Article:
FOR IMMEDIATE RELEASE: Tuesday, December 1, 2015
Gypsy moth numbers rise throughout Minnesota
Cold limits population growth, but experts caution a normal winter could bring numbers back quickly
ST. PAUL, Minn. – Numbers are on the rise again for an invasive insect feeding on Minnesota’s trees. The Minnesota Department of Agriculture (MDA) captured approximately 1,049 gypsy moths this year in traps around the state. That’s up from last year’s 523 moths, but still a major shift from a 2013 count of over 71,000 moths. The survey results give scientist an indication of insect population size within a targeted area.
Researchers say the 2014 population drop reflected a severe winter, especially in northern Minnesota. However, predictions of a warmer than average winter this coming season bring concerns that gypsy moth numbers could once again surge.
“We cannot let our guard down over this invasive insect,” said Kimberly Thielen Cremers, MDA’s Gypsy Moth Program Supervisor. “One surviving female gypsy moth can lay an egg mass that will produce more than 500 hungry caterpillars the next year.”
Fluctuating insect populations are not uncommon. Since 2002, MDA trapping data shows gypsy moth numbers have swung up and down across the state.
“Populations often take some time to rebound after drastic crashes such as the one caused by the winter of 2013-14,” said Dr. Brian Aukema of the forest insect laboratory at the University of Minnesota. “But while moth populations may be knocked down, they are not knocked out. They have doubled in the past year, for example, and a normal winter will provide the egg masses the chilling requirement they need to hatch in the spring without killing them."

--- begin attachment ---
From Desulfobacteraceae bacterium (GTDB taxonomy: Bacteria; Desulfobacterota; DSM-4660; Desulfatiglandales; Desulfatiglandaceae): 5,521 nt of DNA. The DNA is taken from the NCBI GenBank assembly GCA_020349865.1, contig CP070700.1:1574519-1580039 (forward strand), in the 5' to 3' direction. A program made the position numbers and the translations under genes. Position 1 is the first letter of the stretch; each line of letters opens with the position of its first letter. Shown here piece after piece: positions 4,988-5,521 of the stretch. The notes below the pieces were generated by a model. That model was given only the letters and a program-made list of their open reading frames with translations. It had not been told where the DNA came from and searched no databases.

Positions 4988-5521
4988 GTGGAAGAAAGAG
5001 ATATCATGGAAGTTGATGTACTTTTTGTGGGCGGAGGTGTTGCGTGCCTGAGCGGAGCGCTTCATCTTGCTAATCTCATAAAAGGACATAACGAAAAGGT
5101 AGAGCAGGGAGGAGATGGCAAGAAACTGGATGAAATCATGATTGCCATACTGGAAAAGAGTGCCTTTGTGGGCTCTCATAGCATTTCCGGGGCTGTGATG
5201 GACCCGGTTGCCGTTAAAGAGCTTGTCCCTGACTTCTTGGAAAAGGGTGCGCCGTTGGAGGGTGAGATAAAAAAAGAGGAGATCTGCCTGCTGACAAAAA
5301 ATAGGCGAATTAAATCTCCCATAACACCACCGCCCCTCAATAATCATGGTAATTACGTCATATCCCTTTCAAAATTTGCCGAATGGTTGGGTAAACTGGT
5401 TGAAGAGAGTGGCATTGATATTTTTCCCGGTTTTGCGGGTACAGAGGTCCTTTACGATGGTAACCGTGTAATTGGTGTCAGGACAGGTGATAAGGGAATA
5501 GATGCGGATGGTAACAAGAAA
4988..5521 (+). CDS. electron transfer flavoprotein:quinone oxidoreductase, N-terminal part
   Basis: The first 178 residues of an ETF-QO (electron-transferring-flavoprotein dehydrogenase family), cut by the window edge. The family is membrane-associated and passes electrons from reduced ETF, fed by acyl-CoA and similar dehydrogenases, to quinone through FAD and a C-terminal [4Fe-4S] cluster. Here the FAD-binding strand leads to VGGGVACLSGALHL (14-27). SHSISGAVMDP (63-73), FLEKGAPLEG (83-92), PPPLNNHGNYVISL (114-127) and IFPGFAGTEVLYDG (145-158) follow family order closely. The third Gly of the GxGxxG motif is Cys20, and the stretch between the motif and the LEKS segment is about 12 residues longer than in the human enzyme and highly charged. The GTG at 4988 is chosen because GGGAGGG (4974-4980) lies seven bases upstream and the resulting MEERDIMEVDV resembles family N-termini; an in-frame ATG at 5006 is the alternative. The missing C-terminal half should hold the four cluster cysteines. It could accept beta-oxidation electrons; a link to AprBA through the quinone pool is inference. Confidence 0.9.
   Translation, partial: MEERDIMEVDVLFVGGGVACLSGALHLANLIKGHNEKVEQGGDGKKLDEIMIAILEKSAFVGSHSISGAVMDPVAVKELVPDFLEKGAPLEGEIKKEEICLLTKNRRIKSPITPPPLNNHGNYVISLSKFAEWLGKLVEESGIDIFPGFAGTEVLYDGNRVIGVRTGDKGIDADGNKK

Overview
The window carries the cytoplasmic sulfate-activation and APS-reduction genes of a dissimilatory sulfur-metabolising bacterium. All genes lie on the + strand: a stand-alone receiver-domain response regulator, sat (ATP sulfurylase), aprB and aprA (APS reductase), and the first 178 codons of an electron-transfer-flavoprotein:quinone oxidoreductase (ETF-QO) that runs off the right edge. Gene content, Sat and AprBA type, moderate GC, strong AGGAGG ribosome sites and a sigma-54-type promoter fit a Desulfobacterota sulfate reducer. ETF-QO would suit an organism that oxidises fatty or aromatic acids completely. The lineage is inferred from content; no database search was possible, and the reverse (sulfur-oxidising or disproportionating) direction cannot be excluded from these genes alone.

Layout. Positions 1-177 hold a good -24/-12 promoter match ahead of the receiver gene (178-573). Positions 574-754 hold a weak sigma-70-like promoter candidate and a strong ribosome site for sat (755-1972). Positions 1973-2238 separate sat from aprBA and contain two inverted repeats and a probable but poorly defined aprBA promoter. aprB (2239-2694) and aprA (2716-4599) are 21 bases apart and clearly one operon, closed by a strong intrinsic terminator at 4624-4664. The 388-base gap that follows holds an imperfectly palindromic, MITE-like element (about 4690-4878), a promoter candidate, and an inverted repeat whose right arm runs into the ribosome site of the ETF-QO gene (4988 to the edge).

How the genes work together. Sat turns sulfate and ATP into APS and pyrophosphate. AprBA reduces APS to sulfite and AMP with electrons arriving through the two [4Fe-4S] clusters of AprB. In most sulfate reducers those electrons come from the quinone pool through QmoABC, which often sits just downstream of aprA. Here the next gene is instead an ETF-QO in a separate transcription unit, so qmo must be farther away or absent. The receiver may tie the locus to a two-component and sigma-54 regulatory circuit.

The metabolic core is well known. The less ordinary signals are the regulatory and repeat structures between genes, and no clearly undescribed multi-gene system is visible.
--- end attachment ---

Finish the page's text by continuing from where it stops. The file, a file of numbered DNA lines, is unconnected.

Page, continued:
State and federal officials implemented a quarantine of gypsy moth in 2014 for Lake and Cook counties after data showed a reproducing population had established itself in the area. The quarantine helps ensure gypsy moths aren’t being transported by human activity. Outdoor items in the quarantined counties, like logs and firewood, camping equipment and patio furniture, that could be infested with gypsy moth must be inspected and certified as gypsy moth-free before moving to a non-quarantined area.
“A quarantine is one of few tools we have to combat the human-assisted spread of gypsy moth. We will continue our conversations with the timber and logging industry and local, state, federal and tribal partners as we further study the gypsy moth population in the state,” said Thielen Cremers.
Gypsy moth caterpillars, which are not native to North America, eat the leaves of many trees and shrubs. Severe, repeated infestations can kill trees, especially when the trees are already stressed by drought or other factors.
For more information on gypsy moth, go to www.mda.state.mn.us/gypsymoth.
CONTACT: Allen Sommerfeld / MDA Communications
651-497-5768 / email@example.com
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